Middle Age now means moderation – another profane word. The whole diet thing is a touchy subject in any marriage where there is a weight imbalance. Yet, she tolerates me and often travels great verbal distances to find just the right word for self improvement. I listen in amusement wondering how my spouse might segue from ISIS to my losing ten pounds. It’s diplomatic genius. She ought to work in the UN. She uses code words to hint at lack of restraint – patronizing placeholders like “ healthy”, “balanced” and my favorite “portion control”.

Gratefully, the dog does not seem perturbed by my slow disintegration. He moves at my speed – an adoring shadow that has fallen in love with my insides and considers my outsides, merely a coat of extra fur. The dog and I agree on the true definition of “portion control”: eat until you are going to be sick. Normally, when he overeats, he goes outside, munches on some grass, returns and throws it all up on a nice rug. I just lie down and moan, informing my wife that I think I have the stomach flu. Meanwhile my son comes in the room to incredulously ask, “who ate all the cupcakes?” I try to blame the dog but he is in the other room throwing up grass.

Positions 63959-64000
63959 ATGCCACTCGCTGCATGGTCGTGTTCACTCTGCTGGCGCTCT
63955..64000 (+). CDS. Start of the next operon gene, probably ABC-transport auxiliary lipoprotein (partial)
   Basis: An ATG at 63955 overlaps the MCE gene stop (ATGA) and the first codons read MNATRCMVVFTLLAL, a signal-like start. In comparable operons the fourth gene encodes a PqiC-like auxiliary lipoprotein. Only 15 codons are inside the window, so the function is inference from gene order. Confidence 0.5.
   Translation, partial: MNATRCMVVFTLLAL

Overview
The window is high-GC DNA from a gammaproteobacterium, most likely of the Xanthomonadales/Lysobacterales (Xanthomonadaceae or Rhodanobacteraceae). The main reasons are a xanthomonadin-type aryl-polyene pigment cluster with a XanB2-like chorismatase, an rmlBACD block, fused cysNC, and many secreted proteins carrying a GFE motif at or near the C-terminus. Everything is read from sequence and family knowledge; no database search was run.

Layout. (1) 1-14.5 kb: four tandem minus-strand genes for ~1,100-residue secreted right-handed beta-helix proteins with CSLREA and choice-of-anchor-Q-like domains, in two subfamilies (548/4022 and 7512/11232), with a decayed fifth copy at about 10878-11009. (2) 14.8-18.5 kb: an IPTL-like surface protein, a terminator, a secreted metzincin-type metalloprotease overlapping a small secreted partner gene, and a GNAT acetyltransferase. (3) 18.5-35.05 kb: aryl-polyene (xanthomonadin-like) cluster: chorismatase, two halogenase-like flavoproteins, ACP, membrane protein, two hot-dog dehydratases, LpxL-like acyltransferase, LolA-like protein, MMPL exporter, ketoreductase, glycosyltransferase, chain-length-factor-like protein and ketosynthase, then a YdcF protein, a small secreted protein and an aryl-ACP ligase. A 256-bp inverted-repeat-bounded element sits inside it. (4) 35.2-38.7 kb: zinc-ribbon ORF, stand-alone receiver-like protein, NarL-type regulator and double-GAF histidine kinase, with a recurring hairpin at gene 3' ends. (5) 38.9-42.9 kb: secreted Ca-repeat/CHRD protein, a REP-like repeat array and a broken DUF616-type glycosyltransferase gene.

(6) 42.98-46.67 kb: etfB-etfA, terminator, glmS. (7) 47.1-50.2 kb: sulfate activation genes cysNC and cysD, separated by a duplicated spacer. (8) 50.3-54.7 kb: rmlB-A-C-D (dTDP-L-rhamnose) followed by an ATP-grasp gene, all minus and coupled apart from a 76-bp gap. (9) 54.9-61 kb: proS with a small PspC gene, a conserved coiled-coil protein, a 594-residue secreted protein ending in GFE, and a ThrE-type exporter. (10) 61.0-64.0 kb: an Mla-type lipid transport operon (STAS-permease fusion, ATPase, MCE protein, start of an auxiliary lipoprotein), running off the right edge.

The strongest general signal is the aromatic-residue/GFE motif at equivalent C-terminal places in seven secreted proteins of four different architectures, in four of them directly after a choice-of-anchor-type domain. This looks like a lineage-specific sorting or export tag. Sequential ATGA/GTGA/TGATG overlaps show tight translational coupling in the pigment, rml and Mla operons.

I am suddenly noticing now that everything in the fridge is “low fat”. I search for sweets at midnight and the cupboards are filled with healthy things like nuts, dates and dried apricots. This is no longer my house, it’s a spice market in Baghdad. I search her favorite hiding places including the most clever default– the microwave. I am mildly insulted at our passive aggressive war of weight and wits – but hey, game on. She is Holmes and I am her arch enemy Professor More For Me. The dinners are very healthy with portions smaller than a French restaurant. Like Oliver Twist, I keep waiting for seconds but she has cleverly prepared only enough for one serving. “More? You want…more?!”

It’s not like I don’t try. The problem is the majority of calories I consume occur between 7PM and midnight. Night eating is a problem. It hits every man — the day arrives where you go to bed on a full stomach and wake up coughing with the sensation of napalm in your throat. My first thought was I was turning into a dragon and that perhaps I just needed to light a match to give birth to the fire in my esophagus. The next thing I know I am exchanging proton pump inhibitors like Zantac and Nexium with another middle aged stranger in a late night diner like a couple of crack heads.